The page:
It was Diego Brandao's turn in the cage this week, but not for long. | Photo: Daniel S. Archuleta
Last week, Team Bisping scored their first win over Team Miller and they handled it with class. Just kidding, they were jerks. Specifically, Hamid Corassani celebrated his win over Dustin Neace with a pseudo-chainsaw motion that had both corners leaping toward each other, earning Corassani a stern warning from an official.
The fiasco became more about the coaches than the fighters, as those two began to yell at each other. There really is some bad blood beginning to course through the veins of Jason Miller and Michael Bisping. In the lobby of the training center, more drama unfolds, as assistant coach Ryan Parsons tells Bisping, “You’re the most hated guy in the UFC. I get it now.” Bisping laughs it off, but the seed of future trouble has been sown.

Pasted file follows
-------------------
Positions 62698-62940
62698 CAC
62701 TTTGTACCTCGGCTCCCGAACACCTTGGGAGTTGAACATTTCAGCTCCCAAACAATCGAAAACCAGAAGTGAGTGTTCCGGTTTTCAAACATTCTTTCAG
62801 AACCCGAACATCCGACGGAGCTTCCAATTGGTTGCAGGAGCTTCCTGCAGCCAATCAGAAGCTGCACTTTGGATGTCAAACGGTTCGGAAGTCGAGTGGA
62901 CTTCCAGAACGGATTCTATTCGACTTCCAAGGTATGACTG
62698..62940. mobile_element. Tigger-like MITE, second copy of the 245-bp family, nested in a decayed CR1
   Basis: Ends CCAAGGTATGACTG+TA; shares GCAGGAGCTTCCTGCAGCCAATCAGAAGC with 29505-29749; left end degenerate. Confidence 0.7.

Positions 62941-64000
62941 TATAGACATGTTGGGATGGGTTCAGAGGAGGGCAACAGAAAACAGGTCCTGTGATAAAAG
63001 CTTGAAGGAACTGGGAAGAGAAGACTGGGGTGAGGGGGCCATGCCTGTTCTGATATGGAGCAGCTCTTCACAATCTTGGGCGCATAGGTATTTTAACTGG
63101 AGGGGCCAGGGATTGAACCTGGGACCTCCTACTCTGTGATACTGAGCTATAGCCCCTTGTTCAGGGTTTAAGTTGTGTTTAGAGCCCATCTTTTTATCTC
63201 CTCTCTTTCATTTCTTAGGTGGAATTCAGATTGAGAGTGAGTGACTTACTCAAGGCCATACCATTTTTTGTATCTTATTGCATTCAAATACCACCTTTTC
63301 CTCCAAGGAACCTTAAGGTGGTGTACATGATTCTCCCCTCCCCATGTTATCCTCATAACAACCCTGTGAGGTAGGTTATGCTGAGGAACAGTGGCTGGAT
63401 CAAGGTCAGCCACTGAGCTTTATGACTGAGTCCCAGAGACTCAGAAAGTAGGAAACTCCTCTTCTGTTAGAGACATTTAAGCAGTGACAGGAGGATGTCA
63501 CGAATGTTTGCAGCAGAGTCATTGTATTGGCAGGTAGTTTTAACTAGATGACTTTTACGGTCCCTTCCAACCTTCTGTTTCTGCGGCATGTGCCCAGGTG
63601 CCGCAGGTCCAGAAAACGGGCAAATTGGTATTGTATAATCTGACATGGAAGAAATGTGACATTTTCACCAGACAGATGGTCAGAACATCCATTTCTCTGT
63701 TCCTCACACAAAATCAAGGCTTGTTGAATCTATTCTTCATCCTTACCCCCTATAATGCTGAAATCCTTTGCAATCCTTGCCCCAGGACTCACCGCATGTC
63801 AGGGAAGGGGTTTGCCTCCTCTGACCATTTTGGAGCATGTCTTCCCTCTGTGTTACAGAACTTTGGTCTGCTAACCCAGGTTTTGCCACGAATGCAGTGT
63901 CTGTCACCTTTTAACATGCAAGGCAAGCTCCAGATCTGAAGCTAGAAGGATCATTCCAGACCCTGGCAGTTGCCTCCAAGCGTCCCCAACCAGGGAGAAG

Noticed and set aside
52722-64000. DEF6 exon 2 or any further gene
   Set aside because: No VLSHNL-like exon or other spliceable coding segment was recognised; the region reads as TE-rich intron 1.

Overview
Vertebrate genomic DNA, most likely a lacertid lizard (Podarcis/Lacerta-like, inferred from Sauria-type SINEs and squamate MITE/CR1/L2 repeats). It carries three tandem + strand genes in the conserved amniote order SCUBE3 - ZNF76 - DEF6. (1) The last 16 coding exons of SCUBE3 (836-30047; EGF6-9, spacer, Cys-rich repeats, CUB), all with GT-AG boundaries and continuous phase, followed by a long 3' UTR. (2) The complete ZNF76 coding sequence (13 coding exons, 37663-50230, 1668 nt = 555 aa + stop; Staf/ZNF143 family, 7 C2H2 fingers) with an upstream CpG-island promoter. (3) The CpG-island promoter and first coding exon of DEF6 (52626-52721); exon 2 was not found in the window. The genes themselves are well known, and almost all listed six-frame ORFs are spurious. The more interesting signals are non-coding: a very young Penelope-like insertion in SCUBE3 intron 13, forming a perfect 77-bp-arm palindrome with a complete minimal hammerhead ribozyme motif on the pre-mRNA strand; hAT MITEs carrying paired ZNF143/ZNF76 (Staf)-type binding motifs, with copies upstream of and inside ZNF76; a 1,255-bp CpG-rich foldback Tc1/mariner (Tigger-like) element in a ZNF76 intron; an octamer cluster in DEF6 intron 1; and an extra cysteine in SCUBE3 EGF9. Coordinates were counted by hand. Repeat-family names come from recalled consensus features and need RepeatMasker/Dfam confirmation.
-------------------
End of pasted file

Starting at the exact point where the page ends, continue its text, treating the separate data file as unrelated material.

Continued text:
The next fight on tap is between Steven Siler and Diego Brandao. Brandao was all over Siler last week, threatening to pound his face flat. Now, we hear a little of why Siler is involved in this imbroglio.
“I don’t know why Steve wants to fight Diego. I think it’s a respect thing,” says Miller, before discussing the “Brazilian mystique” which has everyone a little wary of facing Brandao. Everyone, that is, except Siler, who says later that he thinks that he and Brandao are the two top guys this season and, as such, they should be squaring off.
Siler is a softie at heart saying he misses his family, friends and girlfriend. “Missing Mary like crazy,” says Siler, name dropping his girl back home. While Siler remains a hopeless romantic, Brandao has reasons to fight for people back home as well.
Diego claims to have sold drugs and waived a gun around in previous years, back home in Brazil, before a friend talked him into leaving that life behind for fighting.
“The next day I sell my gun and give back the drugs,” says Brandao, remembering his turning point. Giving back the drugs... is that possible? How does that even work?